“We are dainty
ever singing, ever dancing;
we indulge in our vagaries
in a fashion most entrancing.”
Iolanthe or The Peer and the Peri
March 12 to April 4, 2004
|Stage Director:||Lesley Hendrickson|
|Music Director:||James Straka|
|Artistic Director:||Wendy Evans|
Iolanthe is not one of the best known of the Savoy operas, but is generally acknowledged as the favorite of Gilbert & Sullivan aficionados, and rightly so. It boasts one of Sullivan‘s most lushly tuneful scores, a compelling plot, delightful characters, and spot-on pacing that makes it a director‘s joy. Chorus singers give an especially strong vote to Iolanthe in gratitude for rewarding roles as the fairies and peers, who serve as protagonists in their own right.
Iolanthe is a particularly rich example of Gilbert‘s famed ― topsy-turvydom of misalliances and contradictions. Fairies trip the halls of Westminster while Peers in full regalia hike the countryside. Titled lords vie to marry a shepherdess while the Fairy Queen swoons for a grenadier guard. As legislators, the peers are proud to do ― nothing in particular (and do it very well!), while the ― dainty little fairies are keen for Parliamentary reform. Strephon, ― a fairy to the waist, but whose legs are mortal, is a mass of political and amatory complications. The Lord Chancellor may ― embody the law but admits his susceptibility to ― pretty young wards in Chancery and later reveals an even more deeply romantic side. Passions are quickly ignited, but can be just as quickly diverted. Lovers thwarted are reunited, and seemingly irreconcilable differences vanish with a pencil stroke — and, of course, a wave of the Fairy Queen‘s magic wand.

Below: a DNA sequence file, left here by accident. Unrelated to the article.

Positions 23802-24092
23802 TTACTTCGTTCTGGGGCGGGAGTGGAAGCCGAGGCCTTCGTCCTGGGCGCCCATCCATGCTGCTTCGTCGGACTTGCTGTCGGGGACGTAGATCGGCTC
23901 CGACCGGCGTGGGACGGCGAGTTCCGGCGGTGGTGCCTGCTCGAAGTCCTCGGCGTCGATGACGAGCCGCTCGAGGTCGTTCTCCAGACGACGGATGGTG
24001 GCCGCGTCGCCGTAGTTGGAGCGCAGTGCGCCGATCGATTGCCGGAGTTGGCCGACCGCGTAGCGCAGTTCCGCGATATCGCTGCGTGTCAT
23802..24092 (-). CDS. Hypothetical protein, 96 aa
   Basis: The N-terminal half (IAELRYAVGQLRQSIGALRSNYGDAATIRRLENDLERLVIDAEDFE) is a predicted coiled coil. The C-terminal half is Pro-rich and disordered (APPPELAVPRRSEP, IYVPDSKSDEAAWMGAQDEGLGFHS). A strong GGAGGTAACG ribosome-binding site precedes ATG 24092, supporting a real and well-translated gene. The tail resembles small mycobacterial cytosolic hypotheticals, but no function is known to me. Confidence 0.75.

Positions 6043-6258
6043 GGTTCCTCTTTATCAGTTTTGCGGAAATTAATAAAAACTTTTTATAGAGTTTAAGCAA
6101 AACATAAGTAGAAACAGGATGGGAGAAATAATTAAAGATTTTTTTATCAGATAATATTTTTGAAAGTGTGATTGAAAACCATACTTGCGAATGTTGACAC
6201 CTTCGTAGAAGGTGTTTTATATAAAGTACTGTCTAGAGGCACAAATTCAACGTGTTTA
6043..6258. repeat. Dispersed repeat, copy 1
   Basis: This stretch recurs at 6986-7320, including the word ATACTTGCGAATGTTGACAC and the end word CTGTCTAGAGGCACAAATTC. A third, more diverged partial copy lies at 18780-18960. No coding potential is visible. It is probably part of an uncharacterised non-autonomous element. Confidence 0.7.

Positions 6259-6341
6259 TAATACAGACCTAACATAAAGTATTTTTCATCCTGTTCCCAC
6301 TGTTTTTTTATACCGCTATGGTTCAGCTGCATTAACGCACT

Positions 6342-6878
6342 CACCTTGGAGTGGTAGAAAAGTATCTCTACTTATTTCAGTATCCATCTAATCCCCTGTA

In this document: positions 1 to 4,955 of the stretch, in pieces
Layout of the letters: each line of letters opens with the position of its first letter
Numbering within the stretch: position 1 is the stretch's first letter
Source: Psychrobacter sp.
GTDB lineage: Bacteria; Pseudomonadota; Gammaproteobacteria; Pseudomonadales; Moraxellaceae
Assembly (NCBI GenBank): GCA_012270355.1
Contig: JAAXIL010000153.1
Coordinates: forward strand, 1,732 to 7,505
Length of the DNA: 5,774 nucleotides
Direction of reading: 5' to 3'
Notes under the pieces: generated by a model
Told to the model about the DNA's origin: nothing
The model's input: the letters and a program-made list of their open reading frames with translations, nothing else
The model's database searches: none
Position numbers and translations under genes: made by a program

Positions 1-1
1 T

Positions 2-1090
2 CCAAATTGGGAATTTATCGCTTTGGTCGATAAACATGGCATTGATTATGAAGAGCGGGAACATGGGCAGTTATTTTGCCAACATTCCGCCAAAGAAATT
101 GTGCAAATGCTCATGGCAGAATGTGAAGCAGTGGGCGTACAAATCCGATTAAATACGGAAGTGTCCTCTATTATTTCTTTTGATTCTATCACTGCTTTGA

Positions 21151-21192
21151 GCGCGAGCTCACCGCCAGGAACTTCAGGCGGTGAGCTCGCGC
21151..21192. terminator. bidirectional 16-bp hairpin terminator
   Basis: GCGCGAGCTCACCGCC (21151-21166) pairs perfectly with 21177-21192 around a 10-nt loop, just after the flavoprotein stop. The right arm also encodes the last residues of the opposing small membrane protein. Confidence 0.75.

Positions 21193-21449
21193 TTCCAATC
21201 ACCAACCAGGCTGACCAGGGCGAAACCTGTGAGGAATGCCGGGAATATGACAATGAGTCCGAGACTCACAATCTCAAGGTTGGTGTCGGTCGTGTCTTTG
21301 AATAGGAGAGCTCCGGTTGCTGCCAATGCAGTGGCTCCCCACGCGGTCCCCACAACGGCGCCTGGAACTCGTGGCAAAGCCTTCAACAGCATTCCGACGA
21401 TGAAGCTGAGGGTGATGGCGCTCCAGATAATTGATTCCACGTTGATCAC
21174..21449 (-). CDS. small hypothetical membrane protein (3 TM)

Minneapolis Mayor R.T. Rybak proclaimed March 12, 2004, Opening Night for the company’s 2004 production of Iolanthe to be Gilbert & Sullivan Very Light Opera Company Day in Minneapolis.
GSVLOC Day Proclamation
Two excellent internet resources for information about Iolanthe: